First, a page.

"Traylor reduced his body fat by 50
percent," Fisher said. "He's in a lot bet-
ter condition. We look for him to give
us one of the (country's) better front
BIG LEAGUES: The Wolverines will
showcase their first significant junior
college transfer since Rickey Green
who came to Michigan in 1976.
Guard Brandun Hughes transferred
from Barton County Community
College in Kansas, where he averaged
28.2 points and finished fourth in the
nation among junior college scorers.
"I watched (last year), and I suffered
with the losses," Hughes said. "Now we
got a lot of experience, and I'm here to
help add a little depth to the backcourt."
Michigan defenseman Sean Peach (24) attempts to cut off the passing lane in front of winger John Madden (18) in the Blue-
White game. Peach and the rest of the defense will need to contain Lake Superior's offense for Michigan to win Saturday.
Revamped Lakers await M' icers
in showdown of CCHA champs
By Mark Snyder
Daily Sports Writer
When looking for Michigan's defin-
ing moment in its 1996 national champi-
onship run, there are many victories to
But what may have steered the
Michigan hockey team in the right direc-
tion last season were two losses.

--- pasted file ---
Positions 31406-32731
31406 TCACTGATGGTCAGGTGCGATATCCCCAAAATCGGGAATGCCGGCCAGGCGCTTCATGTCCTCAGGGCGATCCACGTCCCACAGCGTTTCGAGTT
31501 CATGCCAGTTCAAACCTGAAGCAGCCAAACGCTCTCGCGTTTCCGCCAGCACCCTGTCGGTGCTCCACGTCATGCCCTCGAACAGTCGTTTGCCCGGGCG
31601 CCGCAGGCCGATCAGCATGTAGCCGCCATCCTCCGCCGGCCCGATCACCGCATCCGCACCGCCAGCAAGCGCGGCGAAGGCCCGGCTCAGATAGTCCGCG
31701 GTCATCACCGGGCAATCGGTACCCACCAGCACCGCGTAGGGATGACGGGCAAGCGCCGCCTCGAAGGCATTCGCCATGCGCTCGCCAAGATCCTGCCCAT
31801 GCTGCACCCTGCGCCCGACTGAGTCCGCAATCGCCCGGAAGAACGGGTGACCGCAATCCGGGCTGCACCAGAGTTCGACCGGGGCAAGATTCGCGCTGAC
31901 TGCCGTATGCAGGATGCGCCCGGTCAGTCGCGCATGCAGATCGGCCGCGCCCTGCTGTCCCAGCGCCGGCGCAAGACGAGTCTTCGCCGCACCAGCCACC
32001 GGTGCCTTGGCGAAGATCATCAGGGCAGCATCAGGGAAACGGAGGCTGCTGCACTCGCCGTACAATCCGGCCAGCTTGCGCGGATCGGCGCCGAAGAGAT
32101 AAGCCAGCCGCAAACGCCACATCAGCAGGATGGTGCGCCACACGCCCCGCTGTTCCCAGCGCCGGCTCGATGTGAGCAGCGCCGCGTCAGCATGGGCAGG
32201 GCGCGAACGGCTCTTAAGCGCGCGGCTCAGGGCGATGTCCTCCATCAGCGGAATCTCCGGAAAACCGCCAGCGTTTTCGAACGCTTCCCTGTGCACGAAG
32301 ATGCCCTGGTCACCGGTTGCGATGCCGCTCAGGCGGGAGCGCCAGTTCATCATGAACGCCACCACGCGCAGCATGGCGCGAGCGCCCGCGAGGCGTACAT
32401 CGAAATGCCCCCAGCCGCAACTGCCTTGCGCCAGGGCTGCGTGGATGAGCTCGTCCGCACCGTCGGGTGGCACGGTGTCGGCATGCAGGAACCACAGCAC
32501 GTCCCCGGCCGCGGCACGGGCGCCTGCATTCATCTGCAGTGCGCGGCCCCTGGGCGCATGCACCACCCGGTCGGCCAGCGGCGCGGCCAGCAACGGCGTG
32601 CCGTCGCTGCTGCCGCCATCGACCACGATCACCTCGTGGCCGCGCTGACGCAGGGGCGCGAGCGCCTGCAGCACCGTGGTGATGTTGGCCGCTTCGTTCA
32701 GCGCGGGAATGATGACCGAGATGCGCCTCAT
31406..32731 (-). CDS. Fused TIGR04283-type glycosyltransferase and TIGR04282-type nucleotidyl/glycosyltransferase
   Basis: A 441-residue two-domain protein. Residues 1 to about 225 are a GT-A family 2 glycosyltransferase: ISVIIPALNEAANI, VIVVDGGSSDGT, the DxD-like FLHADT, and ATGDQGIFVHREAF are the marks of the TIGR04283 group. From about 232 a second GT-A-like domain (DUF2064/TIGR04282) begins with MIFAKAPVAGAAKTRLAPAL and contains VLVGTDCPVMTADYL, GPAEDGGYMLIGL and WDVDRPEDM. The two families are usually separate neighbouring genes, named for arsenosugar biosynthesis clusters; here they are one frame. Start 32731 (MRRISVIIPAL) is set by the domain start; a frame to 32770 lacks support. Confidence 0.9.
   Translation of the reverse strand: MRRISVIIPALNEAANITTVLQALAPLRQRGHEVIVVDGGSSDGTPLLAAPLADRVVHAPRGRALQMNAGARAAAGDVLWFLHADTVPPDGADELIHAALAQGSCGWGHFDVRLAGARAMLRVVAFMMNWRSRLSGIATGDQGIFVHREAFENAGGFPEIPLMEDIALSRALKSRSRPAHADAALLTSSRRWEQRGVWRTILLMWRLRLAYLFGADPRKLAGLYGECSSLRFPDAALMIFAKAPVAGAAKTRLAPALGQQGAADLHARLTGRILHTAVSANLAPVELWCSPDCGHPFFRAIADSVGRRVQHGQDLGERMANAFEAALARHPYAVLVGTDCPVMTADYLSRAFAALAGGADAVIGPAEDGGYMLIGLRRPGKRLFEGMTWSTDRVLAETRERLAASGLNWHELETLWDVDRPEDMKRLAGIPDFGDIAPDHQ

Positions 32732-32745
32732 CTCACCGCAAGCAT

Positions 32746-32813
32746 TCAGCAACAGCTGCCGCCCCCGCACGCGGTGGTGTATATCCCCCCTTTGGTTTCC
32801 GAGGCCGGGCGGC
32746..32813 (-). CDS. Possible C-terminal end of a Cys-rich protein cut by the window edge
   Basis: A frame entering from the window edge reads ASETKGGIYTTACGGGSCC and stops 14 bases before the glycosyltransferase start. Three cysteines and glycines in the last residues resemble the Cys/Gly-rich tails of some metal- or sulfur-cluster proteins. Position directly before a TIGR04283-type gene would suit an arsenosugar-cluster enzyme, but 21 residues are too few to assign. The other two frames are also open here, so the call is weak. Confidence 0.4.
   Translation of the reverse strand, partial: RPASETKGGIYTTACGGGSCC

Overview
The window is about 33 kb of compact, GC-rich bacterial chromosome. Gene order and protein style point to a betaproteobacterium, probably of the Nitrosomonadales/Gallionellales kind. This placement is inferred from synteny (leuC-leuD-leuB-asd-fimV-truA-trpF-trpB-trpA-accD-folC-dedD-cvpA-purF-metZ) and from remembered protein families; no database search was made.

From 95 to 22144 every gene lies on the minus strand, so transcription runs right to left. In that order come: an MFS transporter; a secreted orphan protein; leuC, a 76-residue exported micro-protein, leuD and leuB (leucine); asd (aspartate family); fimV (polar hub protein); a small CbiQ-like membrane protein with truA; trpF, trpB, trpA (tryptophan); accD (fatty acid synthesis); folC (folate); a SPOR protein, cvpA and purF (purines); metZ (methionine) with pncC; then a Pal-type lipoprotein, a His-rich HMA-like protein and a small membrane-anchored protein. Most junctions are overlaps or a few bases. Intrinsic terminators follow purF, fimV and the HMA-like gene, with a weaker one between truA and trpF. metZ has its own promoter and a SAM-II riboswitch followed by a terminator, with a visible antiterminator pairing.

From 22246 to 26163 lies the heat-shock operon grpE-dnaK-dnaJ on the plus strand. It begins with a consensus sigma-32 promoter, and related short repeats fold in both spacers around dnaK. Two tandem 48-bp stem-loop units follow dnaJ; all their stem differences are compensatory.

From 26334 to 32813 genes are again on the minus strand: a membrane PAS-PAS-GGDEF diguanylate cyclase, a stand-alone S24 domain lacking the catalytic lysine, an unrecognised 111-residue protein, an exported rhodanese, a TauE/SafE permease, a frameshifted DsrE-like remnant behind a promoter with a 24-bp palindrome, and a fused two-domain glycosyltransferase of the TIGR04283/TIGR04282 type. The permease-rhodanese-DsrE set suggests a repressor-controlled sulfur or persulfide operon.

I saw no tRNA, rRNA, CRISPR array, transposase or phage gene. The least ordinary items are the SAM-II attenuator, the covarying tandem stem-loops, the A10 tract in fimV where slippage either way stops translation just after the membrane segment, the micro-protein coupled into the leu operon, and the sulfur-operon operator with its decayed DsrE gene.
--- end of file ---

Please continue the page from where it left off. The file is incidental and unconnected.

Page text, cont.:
The trip to Sault Ste. Marie last
February was a disaster. Michigan was in
the hunt for the CCHA title, and it gave
away both games to the Lakers.
Michigan coach Red Berenson remem-
bers it well.
"The first game we played pretty well,
and the second game we didn't," he said.
"They scored some goals they shouldn't
(have) and it was a tough game. It was a
real wake-up call. We hadn't been beaten
that bad all year.
"It brought our team to the realization
that we're not that good unless we really
apply ourselves and do all the little
things against any team, let alone (Lake
Although Michigan got the last laugh,
defeating Lake Superior in the CCHA
tournament to gain entrance to the
NCAA post-season party, the losses still
linger in its mind.
Saturday, Michigan gets its chance at
redemption. The team is traveling to
Lake Superior for only one game, and it
will be a non-conference affair.
But don't expect Michigan to blow it
off just because it doesn't count in the
"It'll be good to play a team like this
early in the season," Berenson said.
Who: Michigan vs. Lake Superior
When: 7 p.m.
Where: Abel Arena, Sault Ste. Marie
What: Non-conference game, due to
schedule problems caused by the
folding of the Illinois-Chicago pro-
"Certainly, (Lake Superior's) not going
to look past this game."